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Sunday 21 July 2019

 

God’s Plan or Ours?
Genesis 18:1-10a; Luke 10:38-42

 

By Mary Cotes

Writer and Baptist minister. Chair of the Milton Keynes Christian Foundation, a family of social enterprises.

 

Context: a diverse congregation in Milton Keynes

Aim: to reflect on what distracts us from being faithful to God’s calling

 

 

The deeply mysterious story in which Abraham welcomes three travellers at the oaks of Mamre marks a significant turning point in Abraham’s life.

Until this moment, the nomad Abraham has been a man of fast-paced, not to say frenzied, activity, always on the move. He has been faithful in his religious observances, certainly: in response to the great promises from God, Abraham has sacrificed animals, built altars in different places and had males of his household circumcised. Yet, in spite of such proper religious acts expressing his faithfulness, Abraham remains unsettled and unwilling to trust fully in God’s purposes for him. When God promises to give Abraham the land, Abraham responds by rushing off to Egypt to escape famine and makes a fortune there by passing his wife off as his sister and giving her as a concubine to the Pharaoh. When again God promises a great number of descendants, Abraham takes the step of sleeping with his slave-girl Hagar. It’s as if Abraham feels the need to have a plan ‘B’ just in case God doesn’t deliver: he has to ensure he stays alive as long as possible and builds his wealth; he even needs to have a child outside marriage.

Living in an increasingly secular society in Western Europe at the beginning of the twenty-first century, we too, as churches, can feel uncertain as to the number of descendants in the faith we shall have. Often considered as a form of madness, faith frequently gets a poor press. Attendance at church services is declining, and knowledge of the Christian story is waning in society as a whole. Meanwhile, our church institutions are stretched structurally and financially as perhaps never before. So it is wholly understandable that as churches we can be tempted to go into an Abraham-like overdrive. We fear what the future may hold. We panic and lose our true sense of purpose. We remain faithful to our religious practices, but meanwhile we want first and foremost to salvage our dwindling finances and save ourselves from the spiritual famine which is all around, threatening the future. Just in case God can’t be trusted, we can feel we have to make something happen by hatching a plan ‘B’ of our very own.

Yet Abraham changes. God makes a covenant with Abraham, and today’s story, which follows that covenant episode, presents Abraham to us in a different light. Here for once the nomad is going nowhere. He is where he is. He is simply being, simply resting, waiting outside the tent. Like this, he is open to what God might send. So that when he encounters three strangers whose identity is mysterious and unknown, Abraham is able to offer them a place to rest and take refreshment. Suddenly Abraham is no longer worrying about his own wealth or his own survival. Instead, he is present in the moment: he ministers generously to the needs of the travellers who have come and offers them shelter. Perhaps we should not be surprised to learn that as soon as Abraham is open to these others, he becomes open again to the promises of God, and open to trusting them. When the travellers assure him that his wife will bear a child, he is ready to listen attentively. Plan ‘A’ is reaffirmed and reasserted – and Sarah laughs for joy. God is faithful in the face of human faithlessness!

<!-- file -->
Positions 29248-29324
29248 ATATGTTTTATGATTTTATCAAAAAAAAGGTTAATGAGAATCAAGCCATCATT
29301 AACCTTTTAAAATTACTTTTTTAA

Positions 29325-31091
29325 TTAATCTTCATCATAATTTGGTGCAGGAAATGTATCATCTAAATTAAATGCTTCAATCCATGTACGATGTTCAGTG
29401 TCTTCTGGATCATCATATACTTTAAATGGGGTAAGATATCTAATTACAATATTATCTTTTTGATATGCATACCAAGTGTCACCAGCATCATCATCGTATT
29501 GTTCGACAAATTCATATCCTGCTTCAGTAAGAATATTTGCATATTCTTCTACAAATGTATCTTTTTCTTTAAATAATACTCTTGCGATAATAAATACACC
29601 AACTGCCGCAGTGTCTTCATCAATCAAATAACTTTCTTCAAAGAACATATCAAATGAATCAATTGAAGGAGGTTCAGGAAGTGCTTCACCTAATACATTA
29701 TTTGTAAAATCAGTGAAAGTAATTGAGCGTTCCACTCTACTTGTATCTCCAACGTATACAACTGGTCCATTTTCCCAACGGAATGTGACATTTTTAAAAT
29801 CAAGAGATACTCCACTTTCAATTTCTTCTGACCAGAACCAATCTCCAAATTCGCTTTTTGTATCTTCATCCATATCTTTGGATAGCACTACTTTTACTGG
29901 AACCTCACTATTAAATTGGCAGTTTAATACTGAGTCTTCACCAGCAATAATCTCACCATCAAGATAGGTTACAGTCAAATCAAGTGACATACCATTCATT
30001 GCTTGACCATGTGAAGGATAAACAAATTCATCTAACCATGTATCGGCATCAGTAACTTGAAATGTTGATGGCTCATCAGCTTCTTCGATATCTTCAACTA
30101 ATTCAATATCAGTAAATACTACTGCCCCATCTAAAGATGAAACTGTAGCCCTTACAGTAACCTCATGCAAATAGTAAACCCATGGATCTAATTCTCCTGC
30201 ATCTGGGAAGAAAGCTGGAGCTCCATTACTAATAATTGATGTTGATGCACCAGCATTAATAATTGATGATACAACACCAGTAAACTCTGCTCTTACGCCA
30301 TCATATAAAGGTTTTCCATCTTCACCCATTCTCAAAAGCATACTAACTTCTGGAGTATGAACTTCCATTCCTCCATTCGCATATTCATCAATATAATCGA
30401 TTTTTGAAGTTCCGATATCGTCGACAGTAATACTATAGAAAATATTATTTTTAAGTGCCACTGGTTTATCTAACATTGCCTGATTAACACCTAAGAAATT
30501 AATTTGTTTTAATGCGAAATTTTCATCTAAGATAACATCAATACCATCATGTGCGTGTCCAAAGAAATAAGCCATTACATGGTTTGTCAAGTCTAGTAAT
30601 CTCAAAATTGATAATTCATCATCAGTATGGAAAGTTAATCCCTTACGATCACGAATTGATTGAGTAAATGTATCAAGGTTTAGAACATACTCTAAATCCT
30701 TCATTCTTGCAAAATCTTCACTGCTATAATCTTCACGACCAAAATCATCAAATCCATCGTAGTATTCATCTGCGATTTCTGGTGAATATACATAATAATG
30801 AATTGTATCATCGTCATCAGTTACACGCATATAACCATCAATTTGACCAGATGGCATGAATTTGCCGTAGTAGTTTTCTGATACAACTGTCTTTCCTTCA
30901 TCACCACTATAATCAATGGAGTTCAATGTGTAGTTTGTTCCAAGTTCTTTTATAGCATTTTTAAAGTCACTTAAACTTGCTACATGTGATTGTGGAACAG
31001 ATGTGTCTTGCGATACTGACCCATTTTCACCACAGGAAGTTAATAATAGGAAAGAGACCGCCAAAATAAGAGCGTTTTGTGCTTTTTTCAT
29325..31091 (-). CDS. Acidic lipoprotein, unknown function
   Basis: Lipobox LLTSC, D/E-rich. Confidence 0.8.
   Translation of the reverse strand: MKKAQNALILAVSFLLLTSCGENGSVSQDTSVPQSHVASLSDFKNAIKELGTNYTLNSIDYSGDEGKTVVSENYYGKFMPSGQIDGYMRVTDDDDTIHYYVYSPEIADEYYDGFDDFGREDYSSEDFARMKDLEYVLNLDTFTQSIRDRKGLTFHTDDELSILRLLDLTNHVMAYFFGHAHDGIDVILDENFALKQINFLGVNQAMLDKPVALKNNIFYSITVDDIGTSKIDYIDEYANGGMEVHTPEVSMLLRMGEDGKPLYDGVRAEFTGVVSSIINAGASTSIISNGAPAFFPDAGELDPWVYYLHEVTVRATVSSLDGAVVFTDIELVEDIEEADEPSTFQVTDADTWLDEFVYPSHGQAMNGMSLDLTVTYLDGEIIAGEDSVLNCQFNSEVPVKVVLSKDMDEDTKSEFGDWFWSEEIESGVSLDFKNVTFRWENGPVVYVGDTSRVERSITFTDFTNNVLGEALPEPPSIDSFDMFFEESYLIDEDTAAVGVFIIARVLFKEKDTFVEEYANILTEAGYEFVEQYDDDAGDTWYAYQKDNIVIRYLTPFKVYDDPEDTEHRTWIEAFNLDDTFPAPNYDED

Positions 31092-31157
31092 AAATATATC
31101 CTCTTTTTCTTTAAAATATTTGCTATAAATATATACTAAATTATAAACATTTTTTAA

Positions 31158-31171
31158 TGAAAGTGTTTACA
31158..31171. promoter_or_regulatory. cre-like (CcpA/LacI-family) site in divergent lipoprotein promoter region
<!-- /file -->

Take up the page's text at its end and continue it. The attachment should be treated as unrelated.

Abraham’s story reminds us that although our plan ‘B’s may offer us important lessons and experiences, more often than not, they can shut us down or make us self-centred. They can prevent us from listening and trusting. They can keep us running, and distract us from the real possibilities that God promises us. The Gospel story we read today also warns us of the dangers of getting side-tracked from fulfilling our most important calling. When Jesus is offered hospitality with Mary and Martha, we are told that Martha allows herself to be ‘distracted’ by her many tasks. Meanwhile, Mary does the one thing that is necessary: she sits at Jesus’ feet and listens to his words.

Both these stories challenge us to identify the preoccupations that so often distract us, as churches and as individuals, from fulfilling our true calling as God’s people. We pray for the humility to see our plan ‘Bs’ for the expressions of fear that they truly are. We ask for the faith and courage to look beyond and beneath them to the true purposes that God has in store.

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